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IBC's geophyscial survey on Utah properties suggests more beryllium than previously thought
Analysis of the survey data revealed several extensive northeast-trending fracture zones that previously had not been identified or mapped because of the volcanic tuffs that blanket the prospect area, the Vancouver-based company said.
The next stage of the exploration program will look to determine whether there is commercially viable beryllium mineralization in the newly discovered fracture zones at surface.
"IBC is keen to progress our Juab County exploration program and this data is an excellent platform to guide the next phase of our field exploration program. A number of new geophysical anomalies were detected during the survey, which are analogous to known areas of economic beryllium mineralization," said president and CEO Anthony Dutton.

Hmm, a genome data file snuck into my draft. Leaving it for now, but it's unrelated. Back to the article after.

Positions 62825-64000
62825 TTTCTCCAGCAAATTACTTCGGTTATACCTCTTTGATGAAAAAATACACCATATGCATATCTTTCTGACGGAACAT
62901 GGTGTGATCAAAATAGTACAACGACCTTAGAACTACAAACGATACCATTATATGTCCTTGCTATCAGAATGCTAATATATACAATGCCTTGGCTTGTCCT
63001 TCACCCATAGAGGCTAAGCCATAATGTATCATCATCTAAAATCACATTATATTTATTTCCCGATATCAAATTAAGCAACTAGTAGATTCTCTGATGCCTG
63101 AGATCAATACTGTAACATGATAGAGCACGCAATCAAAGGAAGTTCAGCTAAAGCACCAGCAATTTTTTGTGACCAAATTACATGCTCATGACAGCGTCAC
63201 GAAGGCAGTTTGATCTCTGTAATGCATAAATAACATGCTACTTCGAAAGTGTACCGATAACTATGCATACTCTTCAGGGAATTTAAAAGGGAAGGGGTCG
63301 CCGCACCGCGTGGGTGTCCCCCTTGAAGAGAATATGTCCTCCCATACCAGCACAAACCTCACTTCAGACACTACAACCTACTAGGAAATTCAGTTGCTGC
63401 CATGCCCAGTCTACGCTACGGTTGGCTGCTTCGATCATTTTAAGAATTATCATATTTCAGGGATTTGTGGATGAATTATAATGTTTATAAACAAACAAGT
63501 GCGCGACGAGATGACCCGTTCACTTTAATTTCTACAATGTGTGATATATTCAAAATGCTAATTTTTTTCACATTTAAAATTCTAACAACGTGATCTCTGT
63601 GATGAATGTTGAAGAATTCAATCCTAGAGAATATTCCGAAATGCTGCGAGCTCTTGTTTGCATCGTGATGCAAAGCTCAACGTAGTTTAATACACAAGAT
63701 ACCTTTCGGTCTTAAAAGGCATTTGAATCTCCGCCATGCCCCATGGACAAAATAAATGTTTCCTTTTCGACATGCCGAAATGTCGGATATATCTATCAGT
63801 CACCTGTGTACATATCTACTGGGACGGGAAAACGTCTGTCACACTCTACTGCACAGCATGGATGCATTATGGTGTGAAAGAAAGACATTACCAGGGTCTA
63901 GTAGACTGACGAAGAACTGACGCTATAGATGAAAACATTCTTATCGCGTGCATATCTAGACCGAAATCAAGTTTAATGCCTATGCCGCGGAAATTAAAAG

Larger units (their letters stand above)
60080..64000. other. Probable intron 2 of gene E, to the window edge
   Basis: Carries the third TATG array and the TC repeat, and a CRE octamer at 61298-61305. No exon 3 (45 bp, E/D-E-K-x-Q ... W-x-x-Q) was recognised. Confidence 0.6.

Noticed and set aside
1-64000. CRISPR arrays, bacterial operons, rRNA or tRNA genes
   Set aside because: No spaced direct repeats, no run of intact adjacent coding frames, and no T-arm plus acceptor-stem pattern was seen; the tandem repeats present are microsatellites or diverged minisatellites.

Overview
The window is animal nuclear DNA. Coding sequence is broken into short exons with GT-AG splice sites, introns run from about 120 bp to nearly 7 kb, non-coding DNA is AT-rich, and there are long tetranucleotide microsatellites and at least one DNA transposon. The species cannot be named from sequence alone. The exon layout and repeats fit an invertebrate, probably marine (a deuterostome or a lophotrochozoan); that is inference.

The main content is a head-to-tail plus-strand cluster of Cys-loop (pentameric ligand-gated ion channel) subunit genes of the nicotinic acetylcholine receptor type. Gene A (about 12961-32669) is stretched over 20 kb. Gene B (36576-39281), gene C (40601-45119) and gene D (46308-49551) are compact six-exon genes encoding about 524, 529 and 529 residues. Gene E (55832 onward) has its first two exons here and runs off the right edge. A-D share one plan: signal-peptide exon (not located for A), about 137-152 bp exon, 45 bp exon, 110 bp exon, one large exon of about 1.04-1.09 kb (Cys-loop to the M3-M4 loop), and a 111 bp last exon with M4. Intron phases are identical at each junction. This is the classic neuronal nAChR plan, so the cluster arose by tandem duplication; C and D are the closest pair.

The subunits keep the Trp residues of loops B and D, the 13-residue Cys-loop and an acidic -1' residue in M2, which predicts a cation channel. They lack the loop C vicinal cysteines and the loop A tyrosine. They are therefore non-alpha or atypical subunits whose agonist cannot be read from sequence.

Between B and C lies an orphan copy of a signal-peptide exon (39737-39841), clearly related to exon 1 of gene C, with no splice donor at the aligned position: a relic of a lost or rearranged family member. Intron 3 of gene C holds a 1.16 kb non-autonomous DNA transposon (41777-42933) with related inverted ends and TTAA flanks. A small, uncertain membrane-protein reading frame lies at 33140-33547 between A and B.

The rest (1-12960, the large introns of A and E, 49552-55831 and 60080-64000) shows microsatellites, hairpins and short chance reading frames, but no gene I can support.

IBC said that the extensive fracture systems and geologic structure revealed suggests a greater amount of beryllium mineral deposition than was previously thought to exist.
Further analysis of the survey data is ongoing, and the company anticipates using the information to lay out future drill targets for the next phase of exploration work.
IBC's alloys are used in a number of industries including nuclear energy, automotive, telecommunications, and a range of industrial applications. The company has production facilities in Indiana, Massachusetts, Pennsylvania and Missouri and owns prospective beryllium properties in the Western US, covering approximately 9,500 hectares.